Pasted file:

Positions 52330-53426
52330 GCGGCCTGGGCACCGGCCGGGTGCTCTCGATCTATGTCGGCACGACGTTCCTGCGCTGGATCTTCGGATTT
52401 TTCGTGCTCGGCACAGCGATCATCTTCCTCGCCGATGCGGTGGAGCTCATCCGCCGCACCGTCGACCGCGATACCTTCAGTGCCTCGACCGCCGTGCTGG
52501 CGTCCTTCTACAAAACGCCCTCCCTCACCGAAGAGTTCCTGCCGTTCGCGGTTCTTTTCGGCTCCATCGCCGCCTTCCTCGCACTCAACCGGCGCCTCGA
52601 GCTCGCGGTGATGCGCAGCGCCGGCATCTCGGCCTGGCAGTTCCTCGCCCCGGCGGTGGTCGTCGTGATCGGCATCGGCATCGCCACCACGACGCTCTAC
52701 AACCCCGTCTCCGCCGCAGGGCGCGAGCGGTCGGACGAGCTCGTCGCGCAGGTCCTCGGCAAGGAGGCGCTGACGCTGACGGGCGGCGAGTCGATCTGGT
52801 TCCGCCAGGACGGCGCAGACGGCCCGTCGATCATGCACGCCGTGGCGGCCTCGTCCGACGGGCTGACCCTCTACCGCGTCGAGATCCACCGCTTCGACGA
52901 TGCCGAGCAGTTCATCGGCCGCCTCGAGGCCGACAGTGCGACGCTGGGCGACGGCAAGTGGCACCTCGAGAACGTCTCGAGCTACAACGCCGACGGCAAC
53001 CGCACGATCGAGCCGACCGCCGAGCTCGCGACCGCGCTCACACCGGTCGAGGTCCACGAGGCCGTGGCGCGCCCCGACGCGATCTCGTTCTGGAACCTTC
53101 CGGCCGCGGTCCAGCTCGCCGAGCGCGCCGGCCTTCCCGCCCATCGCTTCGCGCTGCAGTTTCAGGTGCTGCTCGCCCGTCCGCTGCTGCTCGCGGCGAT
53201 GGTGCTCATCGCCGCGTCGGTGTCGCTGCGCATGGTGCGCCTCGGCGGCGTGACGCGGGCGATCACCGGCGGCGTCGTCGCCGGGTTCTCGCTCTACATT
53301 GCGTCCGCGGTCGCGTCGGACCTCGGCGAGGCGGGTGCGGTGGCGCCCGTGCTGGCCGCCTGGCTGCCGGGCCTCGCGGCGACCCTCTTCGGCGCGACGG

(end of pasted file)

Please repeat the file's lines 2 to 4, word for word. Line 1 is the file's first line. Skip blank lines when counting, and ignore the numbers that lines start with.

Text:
52330 GCGGCCTGGGCACCGGCCGGGTGCTCTCGATCTATGTCGGCACGACGTTCCTGCGCTGGATCTTCGGATTT
52401 TTCGTGCTCGGCACAGCGATCATCTTCCTCGCCGATGCGGTGGAGCTCATCCGCCGCACCGTCGACCGCGATACCTTCAGTGCCTCGACCGCCGTGCTGG
52501 CGTCCTTCTACAAAACGCCCTCCCTCACCGAAGAGTTCCTGCCGTTCGCGGTTCTTTTCGGCTCCATCGCCGCCTTCCTCGCACTCAACCGGCGCCTCGA